Market Update Wednesday, October 24 2018

October 24, 2018 4:00 am Published by Leave your thoughts

Domestic Market

Wheat

Some very welcome wet weather has finally arrived for many growers across the east coast in the last two weeks. Parts of the darling downs in southern QLD have now received up to 180 mm for the month of October.

Over the past fortnight, new crop domestic markets in general have drifted lower on the back of the rain that has fallen.  Whilst this weather event will have little effect on wheat production on the east coast, the prospect of the sorghum plant is looming over the markets here in the north to keep wheat under wraps.  Domestic up country feed values in general are back  below the point where WA ASW can execute around on bulk vessels.  At these levels, the market will rely heavily on the local grower to let go of a large proportion of the crop during the harvest period.  If this doesn’t happen values will need to do some work back to the up side to reconnect with the execution costs around from WA.

 

Barley
New crop feed barley has followed the wheat trend downward over the past fortnight. Relative to stock feed wheat, barley values are still well supported on tight supply and as such fail to gain much of a share of the ration in most of the large scale feedlotting operations. As a result markets here in the north are thin being pushed around on small volumes.  The rain has brought about a slow down of drought feeding  which seems to have taken the pressure off the old crop barley market.  This has allowed values to follow the new crop trend downward.

Sorghum
Finally we have seen some positive rainfall across much of the sorghum growing regions in Southern QLD and Northern NSW with more rain forecast for the darling downs next week. Planters are beginning to pull into paddocks to make a start on the massive fallow area that is a hang over from the failed winter crop.  Sorghum values have been tracking at an  $80 discount to feed wheat for new crop which is at an historically high level.  Even at this level, there still appears to be limited engagement from the feedlot sector to buy sorghum as an alternative to white grains.  Whilst the crop prospect remains positive and until buying comes in from either domestic or offshore consumers, there is little pressure for the gap to wheat to close in the short term.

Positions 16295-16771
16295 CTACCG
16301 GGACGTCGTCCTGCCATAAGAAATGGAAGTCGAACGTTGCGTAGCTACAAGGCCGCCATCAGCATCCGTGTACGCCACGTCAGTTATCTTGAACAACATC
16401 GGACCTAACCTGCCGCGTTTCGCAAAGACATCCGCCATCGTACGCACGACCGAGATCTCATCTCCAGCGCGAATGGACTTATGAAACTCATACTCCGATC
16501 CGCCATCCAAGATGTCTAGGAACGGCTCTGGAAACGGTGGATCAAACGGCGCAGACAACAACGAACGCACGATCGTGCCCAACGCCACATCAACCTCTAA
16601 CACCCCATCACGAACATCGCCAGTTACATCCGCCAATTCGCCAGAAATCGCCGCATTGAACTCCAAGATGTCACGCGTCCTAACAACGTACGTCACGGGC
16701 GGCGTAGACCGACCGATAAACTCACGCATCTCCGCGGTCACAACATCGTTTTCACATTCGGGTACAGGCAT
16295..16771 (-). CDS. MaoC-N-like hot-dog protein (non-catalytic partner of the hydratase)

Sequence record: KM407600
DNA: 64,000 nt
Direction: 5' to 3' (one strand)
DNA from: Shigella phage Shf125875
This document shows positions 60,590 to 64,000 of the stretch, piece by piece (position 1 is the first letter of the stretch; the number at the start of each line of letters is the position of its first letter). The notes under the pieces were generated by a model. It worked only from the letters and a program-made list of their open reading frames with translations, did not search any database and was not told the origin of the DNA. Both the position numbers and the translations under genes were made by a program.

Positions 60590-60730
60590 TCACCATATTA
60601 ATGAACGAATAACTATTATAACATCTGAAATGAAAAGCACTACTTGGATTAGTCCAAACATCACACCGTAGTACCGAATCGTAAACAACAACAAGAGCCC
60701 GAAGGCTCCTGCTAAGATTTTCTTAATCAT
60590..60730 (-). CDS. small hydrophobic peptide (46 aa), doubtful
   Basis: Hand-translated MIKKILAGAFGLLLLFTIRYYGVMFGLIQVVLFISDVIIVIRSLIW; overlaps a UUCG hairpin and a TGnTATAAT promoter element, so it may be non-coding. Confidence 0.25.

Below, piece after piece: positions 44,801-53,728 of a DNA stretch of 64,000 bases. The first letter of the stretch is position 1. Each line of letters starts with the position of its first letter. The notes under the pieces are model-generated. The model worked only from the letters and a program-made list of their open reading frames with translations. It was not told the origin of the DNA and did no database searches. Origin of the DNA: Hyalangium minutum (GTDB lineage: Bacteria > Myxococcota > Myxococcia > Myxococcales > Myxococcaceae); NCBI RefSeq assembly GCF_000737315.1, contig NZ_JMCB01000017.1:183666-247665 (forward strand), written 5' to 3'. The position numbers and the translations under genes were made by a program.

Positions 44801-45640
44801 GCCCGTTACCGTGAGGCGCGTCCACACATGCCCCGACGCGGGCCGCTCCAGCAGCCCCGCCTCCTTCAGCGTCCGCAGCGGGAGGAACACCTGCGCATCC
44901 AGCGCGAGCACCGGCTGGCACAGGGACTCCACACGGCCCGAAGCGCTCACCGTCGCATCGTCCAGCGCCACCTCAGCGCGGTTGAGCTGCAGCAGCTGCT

Trucks busy delivering fertiliser this week as sorghum plant gets underway.

  International Market

USA wheat values have remained range bound for the past fortnight with limited news to spur the market one way or the other. The most recent USDA report cut Russian wheat production by a further million tonnes however overall, the report was interpreted as slightly bearish by the market.  Wheat exports from the USA remain slow as Russia and the black sea continue to receive the lions share of world exports.  The world wheat balance sheet still shows that at some point over the medium term Russian wheat supply will dwindle and a portion of demand will need to switch to USA origin.  If this happens it will be supportive of Chicago futures values.

The WA wheat crop continues to trade at values above where it can find buying interest into off shore milling wheat markets in significant volume. WA will need to reconnect with Asian flour milling demand to move a significant component of the crop out the door.  How this is done will depend largely on how supply from the black sea and Russia holds up.  If we see Russian export supply pinch out, South East Asian Milling demand will need to compete with the East coast of Australia for WA milling wheat.

What’s on at Agracom?

The Agracom team have been on the ground in Vic this week taking part in the Grain Industry Association of Victoria (GIAV) crop tour.   Initial reports from the team were that the winter crop down there was perhaps worse than the market had initially anticipated with significant moisture deficiency across much of the Mallee and in particular the Wimmera.  Further east in the Goulbourn Valley and the Riverina, crops have faired the drought a little better, but have borne the brunt of some significant frost damage.  In some areas, as much as 70-80% of the planted Canola has been cut to be baled for hay.

                                                                                                           

Wheat paddock on the southern edge of the Mallee that was inspected as part of the GIAV crop tour of Victoria. Estimated yield just under 1 tonne per hectare.

 

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This post was written by agracom

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